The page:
Thursday, 23 April 2015
Meteor Caused St. Paul’s Conversion, Sceptic Claims
One of the surest signs of approaching Easter (or Christmas or some other Christian feast) is an attempt by sceptics to explain away a major biblical event.
Past stories have featured Jesus walking on an ice floe, the plagues in Egypt as natural catastrophes, Moses seeing hallucinations, the Jesus’ family tomb fiasco, and, of course, various attempts to account for the empty tomb without a resurrection.
The common denominator in all of these stories is that they are driven by a worldview that does not accept the supernatural dimension. Everything has to be explained by natural causes, regardless of how unbelievable or awkward the outcome becomes.
The latest episode features St. Paul and a falling meteor. According to New Scientist:
“William Hartmann, co-founder of the Planetary Science Institute in Tucson, Arizona, has a different explanation for what happened to Paul. He says the biblical descriptions of Paul's experience closely match accounts of the fireball meteor seen above Chelyabinsk, Russia , in 2013.”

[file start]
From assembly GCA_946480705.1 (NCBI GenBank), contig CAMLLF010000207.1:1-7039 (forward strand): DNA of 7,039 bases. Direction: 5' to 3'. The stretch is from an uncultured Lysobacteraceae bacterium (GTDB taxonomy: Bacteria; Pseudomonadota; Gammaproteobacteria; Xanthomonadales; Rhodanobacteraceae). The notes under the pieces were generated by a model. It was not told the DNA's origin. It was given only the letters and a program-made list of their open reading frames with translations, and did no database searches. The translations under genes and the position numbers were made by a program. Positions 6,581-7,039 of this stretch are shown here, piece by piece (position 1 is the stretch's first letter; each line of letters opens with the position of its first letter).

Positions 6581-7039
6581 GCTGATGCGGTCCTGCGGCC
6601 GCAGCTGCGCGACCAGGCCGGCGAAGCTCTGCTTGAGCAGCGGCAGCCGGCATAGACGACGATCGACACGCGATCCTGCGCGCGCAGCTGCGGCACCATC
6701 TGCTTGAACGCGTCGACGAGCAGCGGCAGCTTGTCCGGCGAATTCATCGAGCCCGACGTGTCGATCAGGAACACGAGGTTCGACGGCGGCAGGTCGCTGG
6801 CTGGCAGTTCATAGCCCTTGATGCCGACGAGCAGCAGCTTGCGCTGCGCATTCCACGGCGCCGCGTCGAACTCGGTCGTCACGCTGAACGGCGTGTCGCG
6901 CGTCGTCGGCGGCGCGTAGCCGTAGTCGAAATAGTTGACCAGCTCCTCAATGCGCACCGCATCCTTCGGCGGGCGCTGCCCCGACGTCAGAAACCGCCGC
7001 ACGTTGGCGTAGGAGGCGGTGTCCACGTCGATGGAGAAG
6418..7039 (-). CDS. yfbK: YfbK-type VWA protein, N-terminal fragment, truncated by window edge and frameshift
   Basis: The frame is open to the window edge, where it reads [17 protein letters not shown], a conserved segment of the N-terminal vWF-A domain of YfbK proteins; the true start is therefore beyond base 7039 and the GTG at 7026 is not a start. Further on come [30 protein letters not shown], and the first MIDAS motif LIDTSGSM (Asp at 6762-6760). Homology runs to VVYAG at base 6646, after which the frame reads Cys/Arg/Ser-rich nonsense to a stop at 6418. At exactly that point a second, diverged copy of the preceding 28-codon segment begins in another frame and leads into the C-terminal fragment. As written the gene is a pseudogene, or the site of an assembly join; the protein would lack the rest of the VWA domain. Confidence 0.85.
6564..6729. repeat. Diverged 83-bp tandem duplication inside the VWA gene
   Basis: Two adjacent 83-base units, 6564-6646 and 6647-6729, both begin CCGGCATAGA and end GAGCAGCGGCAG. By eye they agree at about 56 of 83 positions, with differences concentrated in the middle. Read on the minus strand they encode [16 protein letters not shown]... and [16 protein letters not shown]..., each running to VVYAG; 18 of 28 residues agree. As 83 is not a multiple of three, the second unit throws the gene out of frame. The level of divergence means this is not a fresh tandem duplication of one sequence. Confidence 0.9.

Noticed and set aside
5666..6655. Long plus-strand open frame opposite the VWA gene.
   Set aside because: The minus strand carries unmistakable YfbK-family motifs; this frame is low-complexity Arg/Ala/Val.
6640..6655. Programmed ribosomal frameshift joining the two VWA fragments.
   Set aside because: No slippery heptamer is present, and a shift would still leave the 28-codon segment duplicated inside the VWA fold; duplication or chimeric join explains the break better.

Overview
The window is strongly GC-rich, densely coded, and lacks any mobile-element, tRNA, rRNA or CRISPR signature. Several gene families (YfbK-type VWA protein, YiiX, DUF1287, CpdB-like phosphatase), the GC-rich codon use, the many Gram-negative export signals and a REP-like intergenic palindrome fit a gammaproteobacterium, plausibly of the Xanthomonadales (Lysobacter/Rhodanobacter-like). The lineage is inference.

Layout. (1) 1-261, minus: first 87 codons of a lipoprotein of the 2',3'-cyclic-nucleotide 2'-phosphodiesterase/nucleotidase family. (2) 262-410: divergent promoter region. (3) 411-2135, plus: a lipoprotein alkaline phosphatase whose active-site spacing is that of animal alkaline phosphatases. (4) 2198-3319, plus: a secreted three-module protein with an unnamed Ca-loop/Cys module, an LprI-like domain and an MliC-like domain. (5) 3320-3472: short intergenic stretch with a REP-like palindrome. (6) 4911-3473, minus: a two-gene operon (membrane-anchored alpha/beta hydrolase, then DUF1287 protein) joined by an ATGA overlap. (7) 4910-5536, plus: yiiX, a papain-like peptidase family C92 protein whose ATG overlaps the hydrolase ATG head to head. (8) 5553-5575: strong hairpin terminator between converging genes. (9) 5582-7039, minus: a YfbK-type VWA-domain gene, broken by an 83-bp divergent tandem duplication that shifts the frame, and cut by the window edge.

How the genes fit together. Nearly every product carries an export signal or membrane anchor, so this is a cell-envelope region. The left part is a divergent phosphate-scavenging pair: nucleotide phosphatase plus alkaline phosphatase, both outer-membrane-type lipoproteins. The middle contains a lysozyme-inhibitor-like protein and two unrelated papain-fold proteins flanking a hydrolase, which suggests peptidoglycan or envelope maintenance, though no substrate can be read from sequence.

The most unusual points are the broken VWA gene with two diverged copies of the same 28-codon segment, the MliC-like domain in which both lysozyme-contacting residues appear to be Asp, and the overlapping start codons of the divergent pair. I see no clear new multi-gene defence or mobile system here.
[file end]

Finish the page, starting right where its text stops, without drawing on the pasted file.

New Scientist has not always been friendly towards biblical Christianity, so we should perhaps not be to surprised at its latest attempt.
New Scientist goes on to say:
“But the Bible is not just any ancient text. Paul's Damascene conversion and subsequent missionary journeys around the Mediterranean helped build Christianity into the religion it is today. If his conversion was indeed as Hartmann explains it, then a random space rock has played a major role in determining the course of history.”
The next passage says more about the disbelief – and worldview – of the article writer than about anything else:
“That's not as strange as it sounds. A large asteroid impact helped kill off the dinosaurs, paving the way for mammals to dominate the Earth. So why couldn't a meteor influence the evolution of our beliefs?”
Actually, the soft tissue and radiocarbon (C-14) found in dinosaur bone suggests that the “terror lizards” survived the global flood and other catastrophes.
To its credit, the magazine does mention that some researchers doubt this explanation that seems to rely on the basically deistic assumption that God is incapable to stepping down into human history.
However, from beginning to end, the Bible describes God’s interaction with mankind. He takes part in human history. Moreover, as the Gospel of Matthew records, one of Jesus’ names is Immanuel, ‘God with us.’
Aron, Jacob. 2015. Falling meteor may have changed the course of Christianity. New Scientist 3018, 8–9.